In most states, Nursing Assistants need to pass a test given by the state before working in the field, but this varies, so check with the Board of Nursing in your state about specific requirements. Regardless of where you are located, look for a program run by an accredited nursing program, such as those at vocational schools, community colleges, private career schools, and two-year colleges.
What subjects would I study in a Nursing Assistant program?
The program at the Harris Casel Institute features the chance to learn practical skills as well as medical concepts—like anatomy, physiology, and infectious diseases. You will learn the basic principles of nursing, such as how to handle the needs of patients, offer restorative care, and look after those who may have cognitive impairments. Our trained nurses and medical staff offer supervision for hands-on coursework. Once you have completed your classes, students do an externship to gain 40 hours of “real-world” experience.
What is the job outlook for Nursing Assistants?
According to the U.S. Department of Labor, “Employment of nursing assistants is projected to grow 11 percent from 2016 to 2026, faster than the average for all occupations.” This is from the job outlook for Nursing Assistants in in the Occupational Outlook Handbook. The main reason for this possible growth, the Handbook suggests, is that people in the Baby Boom generation are getting older, and this means they will require more long-term services. In addition, since people are living longer, there are more chronic conditions like heart disease, diabetes, or dementia, and Nursing Assistants will need to provide care for these patients.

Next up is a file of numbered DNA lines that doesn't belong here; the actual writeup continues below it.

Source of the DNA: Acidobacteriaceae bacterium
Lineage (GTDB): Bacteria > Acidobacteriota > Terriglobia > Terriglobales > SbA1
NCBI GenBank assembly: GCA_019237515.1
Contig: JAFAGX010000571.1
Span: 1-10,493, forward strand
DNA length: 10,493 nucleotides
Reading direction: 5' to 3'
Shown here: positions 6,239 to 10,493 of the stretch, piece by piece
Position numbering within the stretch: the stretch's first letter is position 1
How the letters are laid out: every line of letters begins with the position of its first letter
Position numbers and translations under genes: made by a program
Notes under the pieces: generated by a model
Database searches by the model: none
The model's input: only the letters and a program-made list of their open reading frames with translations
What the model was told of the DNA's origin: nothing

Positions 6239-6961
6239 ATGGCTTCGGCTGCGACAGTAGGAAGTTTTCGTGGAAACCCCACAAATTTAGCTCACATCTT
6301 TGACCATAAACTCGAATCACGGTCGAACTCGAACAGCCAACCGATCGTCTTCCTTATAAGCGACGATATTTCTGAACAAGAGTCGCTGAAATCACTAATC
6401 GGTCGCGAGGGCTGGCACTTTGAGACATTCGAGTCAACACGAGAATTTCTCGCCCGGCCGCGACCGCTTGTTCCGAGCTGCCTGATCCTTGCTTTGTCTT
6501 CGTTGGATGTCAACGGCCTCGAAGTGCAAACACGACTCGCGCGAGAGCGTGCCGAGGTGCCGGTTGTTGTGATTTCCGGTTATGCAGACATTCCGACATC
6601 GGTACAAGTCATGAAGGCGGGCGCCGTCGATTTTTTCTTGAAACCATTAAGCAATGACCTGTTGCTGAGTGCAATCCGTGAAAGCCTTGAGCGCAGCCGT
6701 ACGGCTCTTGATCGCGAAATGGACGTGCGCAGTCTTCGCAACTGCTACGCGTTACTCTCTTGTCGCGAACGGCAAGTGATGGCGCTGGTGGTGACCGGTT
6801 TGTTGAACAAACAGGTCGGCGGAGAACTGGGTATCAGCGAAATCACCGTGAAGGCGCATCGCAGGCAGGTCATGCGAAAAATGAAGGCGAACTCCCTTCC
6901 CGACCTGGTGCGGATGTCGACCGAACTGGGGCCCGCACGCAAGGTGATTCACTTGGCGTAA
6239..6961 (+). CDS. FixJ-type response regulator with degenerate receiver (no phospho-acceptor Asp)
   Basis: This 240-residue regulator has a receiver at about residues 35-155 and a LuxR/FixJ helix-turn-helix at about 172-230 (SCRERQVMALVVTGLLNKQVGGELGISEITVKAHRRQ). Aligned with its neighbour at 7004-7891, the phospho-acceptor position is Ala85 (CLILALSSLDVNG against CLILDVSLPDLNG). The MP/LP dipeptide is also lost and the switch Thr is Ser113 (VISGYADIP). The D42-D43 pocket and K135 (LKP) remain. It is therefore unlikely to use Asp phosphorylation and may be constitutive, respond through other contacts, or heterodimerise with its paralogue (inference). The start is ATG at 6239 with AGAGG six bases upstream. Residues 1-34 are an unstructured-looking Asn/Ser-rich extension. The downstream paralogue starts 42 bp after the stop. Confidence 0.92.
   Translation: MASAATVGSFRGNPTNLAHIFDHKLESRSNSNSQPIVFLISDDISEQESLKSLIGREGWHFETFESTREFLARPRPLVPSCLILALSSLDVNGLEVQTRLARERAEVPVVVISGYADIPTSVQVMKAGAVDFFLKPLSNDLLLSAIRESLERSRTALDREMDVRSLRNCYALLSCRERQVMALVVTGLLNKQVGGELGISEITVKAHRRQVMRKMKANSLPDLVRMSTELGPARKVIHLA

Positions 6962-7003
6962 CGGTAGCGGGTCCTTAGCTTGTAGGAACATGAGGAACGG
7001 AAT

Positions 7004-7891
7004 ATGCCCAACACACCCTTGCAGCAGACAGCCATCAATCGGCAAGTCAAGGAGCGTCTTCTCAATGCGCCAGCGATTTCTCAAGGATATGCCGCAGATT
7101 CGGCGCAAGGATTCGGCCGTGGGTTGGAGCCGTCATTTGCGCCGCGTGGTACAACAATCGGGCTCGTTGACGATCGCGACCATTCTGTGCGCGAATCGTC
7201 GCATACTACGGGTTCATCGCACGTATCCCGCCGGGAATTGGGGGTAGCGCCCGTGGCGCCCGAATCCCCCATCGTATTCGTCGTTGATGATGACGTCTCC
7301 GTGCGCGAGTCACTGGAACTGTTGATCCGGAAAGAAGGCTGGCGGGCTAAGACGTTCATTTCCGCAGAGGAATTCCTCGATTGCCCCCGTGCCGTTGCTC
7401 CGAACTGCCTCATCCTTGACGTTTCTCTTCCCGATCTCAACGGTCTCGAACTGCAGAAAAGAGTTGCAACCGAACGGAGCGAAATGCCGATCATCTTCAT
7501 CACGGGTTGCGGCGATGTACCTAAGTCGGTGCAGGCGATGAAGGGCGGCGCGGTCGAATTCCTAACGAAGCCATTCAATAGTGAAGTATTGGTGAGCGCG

How much do Nursing Assistants make?
The pay for this job will depend on where you are located geographically, as well as the individual employer. However, one way to get a sense of what you might earn in terms of a salary is to consult the Department of Labor’s Occupational Outlook Handbook, which offers median annual wage of Nursing Assistants in the U.S. Another way to get a sense of what you might earn in your area is to look at individual job postings, which may list the hourly rate an employer is able to pay.
What should I do next to learn more?
If you are looking for a training program in the Melbourne, FL area, we invite you to learn more about what we offer at the Harris Casel Institute. You’ll need to have earned a high school diploma, or the equivalent. At Harris Casel, we make the application process easy, so reach out to us for more information. We are eager to help you make the transition to this important healthcare profession!
We hope this article has provided some helpful context about the role of Nursing Assistants, as you consider whether this might be a good career for you. This work can be a great choice if you love working with people and have a passion for healthcare. Good luck with whatever professional path you decide to take!
This article is part of the Harris Casel Institute’s weekly blog. We offer several different career training programs at our campus in Melbourne, FL. Contact us online for more info, or call 1-321-676-4066 to speak with a representative of our Admission Department, who can answer any questions you might have. We hope to hear from you!